Bhanu Pratap Shukla wrote an article that said Govindacharya had called Vajpayee as the “mukhauta” of Sangh Parivar.
This news spread like wildfire. It was almost immediately lapped up by boot-licking Delhi durbaris, the coterie within Sangh Parivar, Lutyen’s leeches and the Communist brigade. This diverse spectrum of power brokers from Left to the Right spectrum joined hands and fanned the controversy. Reams of pages were written saying that Vajpayee, the most liberal amongst the Sangh Parivar, is merely a “mask” for Hindu ultranationalists and that Govindacharya’s remarks have exposed their real and hidden agenda. Words and phrases were almost thrust into the mouth of Sangh stalwart Govindacharya.
Being the organisational general secretary of BJP, Govindacharya occupied a vital position during those days. He worked as a bridge between the Bharatiya Janata Party and the Rashtriya Swayamsevak Sangh. His words could make or break political careers. Above everything else, Govindacharya was a no-nonsense man and could easily separate wheat from chaff. Boot-lickers, Delhi durbaris, Communist forces and Lutyen’s leeches were finding it difficult to make a mark at 11, Ashoka Road--the then BJP Headquarters. Communist brigade and their comrades in Congress were finding it difficult to run their devious and dubious agenda.
Bhanu Pratap Shukla’s article where he claimed that Govindacharya had called Vajapyee as the “mukhauta” of Sangh Parivar was manna from heaven for these motley groups. One fed the other and this controversy grew bigger and bigger within a fortnight. The issue was blown out of proportion and made front page headlines. The budding news channels and their half-baked anchors found a ready made masala item to play on 24x7.
Vajpayee was aghast and pained at all of this. Soon after at one of the public functions he painfully said that he was no longer the face of the party, rather its mask. And he had his reasons. He had devoted his life for the ideology, thoughts and organisation of Sangh Parivar, steering the BJP from two seats in 1984 to 182 seats in 1999. So, if the man (Govindacharya) entrusted to act as ballast for the Sangh Parivar calls him (Vajpayee) as “mukhauta” then surely a big conspiracy must be brewing against him.
Weeks passed by but the controversy refused to die down, rather it grew bigger by the day thanks to the concerted efforts by the durbaris within the Sangh parivar and Communist-Congress nexus. Govindacharya took it upon himself to clear the air. He submitted the original text of his talks with British High Commission officials and called for a press meet. He strongly denied calling Vajpayee as the “mukhauta” and explained that he had called him as the “face” of BJP and a Prime Ministerial candidate. This was right, Vajpayee till the time he faced a debilitating stroke in 2008 was indeed the “face” of Sangh Parivar.
Govindacharya’s vehement denial was buried and dismissed. Worse, even Vajpayee fell into this trap. “I used to revere Atal ji a lot. I met him personally to explain this entire issue to him and clarified that I had never used this word “mukhauta” for him,” Govindacharya said (read full interview). But, probably by then, the perception management of the brokers of Delhi durbar, Lutyen’s leeches and Communist-Congress nexus had had a deeper impact on Vajpayee. A section within the Sangh Parivar was also working overtime to discredit Govindacharya. Vajpayee merely said, “jo ho gaya so ho gaya, ab aage ki socho, kaam karo (whatever happened has happened, now think ahead and work”).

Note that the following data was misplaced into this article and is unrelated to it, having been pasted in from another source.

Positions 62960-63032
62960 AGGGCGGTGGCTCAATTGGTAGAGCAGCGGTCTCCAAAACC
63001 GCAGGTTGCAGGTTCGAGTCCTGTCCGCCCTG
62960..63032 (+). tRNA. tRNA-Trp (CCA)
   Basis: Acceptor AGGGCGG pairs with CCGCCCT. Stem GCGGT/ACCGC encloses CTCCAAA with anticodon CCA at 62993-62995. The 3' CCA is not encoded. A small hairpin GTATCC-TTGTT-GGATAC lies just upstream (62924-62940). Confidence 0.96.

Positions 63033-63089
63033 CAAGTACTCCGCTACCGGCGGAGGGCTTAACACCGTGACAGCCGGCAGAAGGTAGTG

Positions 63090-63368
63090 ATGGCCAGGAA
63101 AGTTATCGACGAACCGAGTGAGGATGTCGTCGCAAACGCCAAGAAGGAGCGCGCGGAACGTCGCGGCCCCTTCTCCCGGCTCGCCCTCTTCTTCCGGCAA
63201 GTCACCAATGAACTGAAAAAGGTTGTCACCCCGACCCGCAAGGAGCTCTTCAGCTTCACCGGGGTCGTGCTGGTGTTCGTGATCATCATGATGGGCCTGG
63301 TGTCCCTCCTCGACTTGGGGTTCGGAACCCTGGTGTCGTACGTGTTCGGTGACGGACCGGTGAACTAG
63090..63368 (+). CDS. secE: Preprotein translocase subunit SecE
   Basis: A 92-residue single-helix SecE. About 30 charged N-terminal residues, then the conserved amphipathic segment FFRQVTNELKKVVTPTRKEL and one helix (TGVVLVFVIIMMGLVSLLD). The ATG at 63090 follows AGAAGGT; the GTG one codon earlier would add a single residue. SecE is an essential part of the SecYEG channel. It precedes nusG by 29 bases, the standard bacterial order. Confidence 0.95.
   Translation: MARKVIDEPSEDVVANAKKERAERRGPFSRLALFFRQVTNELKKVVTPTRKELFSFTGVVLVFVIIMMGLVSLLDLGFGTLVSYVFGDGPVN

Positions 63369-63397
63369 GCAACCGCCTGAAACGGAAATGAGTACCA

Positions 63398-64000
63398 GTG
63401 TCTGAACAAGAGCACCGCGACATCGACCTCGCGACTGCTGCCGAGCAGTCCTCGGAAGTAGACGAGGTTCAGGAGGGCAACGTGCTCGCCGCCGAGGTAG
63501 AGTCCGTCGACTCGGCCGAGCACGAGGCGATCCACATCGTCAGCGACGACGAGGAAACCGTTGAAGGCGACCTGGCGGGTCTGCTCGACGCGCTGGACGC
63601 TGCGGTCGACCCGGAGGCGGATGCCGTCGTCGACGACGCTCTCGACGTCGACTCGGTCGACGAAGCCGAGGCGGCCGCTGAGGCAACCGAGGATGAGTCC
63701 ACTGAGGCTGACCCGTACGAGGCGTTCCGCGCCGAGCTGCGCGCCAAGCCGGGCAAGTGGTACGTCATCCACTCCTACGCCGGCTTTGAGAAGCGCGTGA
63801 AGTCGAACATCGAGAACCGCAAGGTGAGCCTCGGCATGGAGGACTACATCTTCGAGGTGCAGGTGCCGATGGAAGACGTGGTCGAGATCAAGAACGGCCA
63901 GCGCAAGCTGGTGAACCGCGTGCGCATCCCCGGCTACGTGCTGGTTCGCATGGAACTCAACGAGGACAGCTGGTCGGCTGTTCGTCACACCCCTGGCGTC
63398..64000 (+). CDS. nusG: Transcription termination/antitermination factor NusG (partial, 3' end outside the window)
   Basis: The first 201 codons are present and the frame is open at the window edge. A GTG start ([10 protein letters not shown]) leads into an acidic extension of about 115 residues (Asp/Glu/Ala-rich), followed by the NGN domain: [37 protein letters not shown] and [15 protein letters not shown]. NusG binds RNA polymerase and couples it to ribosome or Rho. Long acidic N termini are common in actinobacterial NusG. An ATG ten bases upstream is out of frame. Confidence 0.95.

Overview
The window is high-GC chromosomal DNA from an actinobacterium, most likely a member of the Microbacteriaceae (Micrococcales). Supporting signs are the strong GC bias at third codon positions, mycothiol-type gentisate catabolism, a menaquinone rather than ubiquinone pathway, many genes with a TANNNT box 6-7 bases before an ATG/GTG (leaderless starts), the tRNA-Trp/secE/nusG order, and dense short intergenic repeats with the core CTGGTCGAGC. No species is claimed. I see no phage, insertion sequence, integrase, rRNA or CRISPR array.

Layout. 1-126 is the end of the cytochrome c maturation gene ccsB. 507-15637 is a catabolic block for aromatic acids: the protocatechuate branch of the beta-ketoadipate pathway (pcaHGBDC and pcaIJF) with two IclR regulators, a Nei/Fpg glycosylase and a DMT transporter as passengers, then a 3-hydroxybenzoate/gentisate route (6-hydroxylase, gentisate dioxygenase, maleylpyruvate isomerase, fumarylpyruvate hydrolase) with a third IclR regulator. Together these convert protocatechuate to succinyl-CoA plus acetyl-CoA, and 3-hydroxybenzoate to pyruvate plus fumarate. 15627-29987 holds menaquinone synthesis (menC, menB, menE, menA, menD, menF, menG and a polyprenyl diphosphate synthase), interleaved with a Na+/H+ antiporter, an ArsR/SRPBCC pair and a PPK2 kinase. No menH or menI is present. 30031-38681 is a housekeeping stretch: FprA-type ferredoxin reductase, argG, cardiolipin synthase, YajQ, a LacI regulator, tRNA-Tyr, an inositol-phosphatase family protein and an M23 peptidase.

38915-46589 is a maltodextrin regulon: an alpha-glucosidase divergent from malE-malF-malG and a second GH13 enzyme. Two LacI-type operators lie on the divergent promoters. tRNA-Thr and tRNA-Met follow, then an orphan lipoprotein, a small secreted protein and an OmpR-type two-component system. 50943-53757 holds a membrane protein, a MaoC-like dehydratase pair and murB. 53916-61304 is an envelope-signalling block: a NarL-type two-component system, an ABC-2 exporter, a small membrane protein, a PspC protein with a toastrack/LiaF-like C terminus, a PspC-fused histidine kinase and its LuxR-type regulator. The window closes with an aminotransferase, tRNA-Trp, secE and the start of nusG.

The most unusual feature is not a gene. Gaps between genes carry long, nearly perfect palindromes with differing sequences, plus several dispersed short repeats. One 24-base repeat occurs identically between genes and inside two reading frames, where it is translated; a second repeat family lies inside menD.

If anything, Vajpayee could have taken cue from a similar remark that was wrongly attributed to him and has stuck with him. Those were the times when India had just won the 1971 Bangladesh liberation war. Vajpayee praised Indira Gandhi for successfully leading the country during the war against Pakistan and liberating East Pakistan (now Bangladesh). Well, Vajpayee had merely praised Indira Gandhi for the victory, but soon after his speech a Congressman stood up and said ‘Indira Gandhi is Goddess Durga’. This statement was then meticulously weaved in as Vajpayee’s endorsement to Indira Gandhi and has since been successfully propagated by spin doctors within Congress and power brokers that Vajpayee had eulogised Indira Gandhi as Goddess Durga. Despite denials the perception stays on that Vajpayee called Indira Gandhi as Durga.
This episode must have alerted Vajpayee about the perception management skills of Delhi durbaris and the prowess of Congress-Communist nexus. These Lutyen’s leeches use every possible trick up their sleeve to protect their interests and to destroy and discredit genuine thinkers who have the potential to upset their apple cart.
Vajpayee is now no more but then this concocted “mukhauta” controversy destroyed the political career of Govindacharya. He remains a political pariah till date and is shunned both by the BJP and the RSS leaders.
The least that Vajpayee could have done was to objectively study and analyse the sequence of events and then clarify that Govindacharya never called him as the “mukhauta” and that would have been the end of this needless controversy. But his reaction gave fuel to Delhi durbaris, the boot-lickers within Sangh Parivar and Lutyen’s leeches who lapped up the opportunity to effectively sideline a genuine thinker like Govindacharya. A nation cannot progress if it continues to sideline thinkers who work selflessly for the betterment of society. In this battle between sycophants and thinkers, whenever the sycophants win, it’s the country and its people who loose. They remain bereft of the foresight of the thinker who can usher progress and prosperity with their sagacity.
The nation will always remember Atal Bihari Vajpayee as a great orator, poet, statesman and a courageous Prime Minister who gave India the nuclear deterrent and hunted down Pakistani intruders in Kargil. He will always have several feathers in his cap, but whenever history would analyse him in toto the blemish of his shortcoming to respond wisely to the “mukhauta” controversy will be hard to forget.
(Vivek Sinha is a Journalist, Filmmaker and Author of the Novel "Chip in the Madrasa". His Twitter handle is @viveksinha28)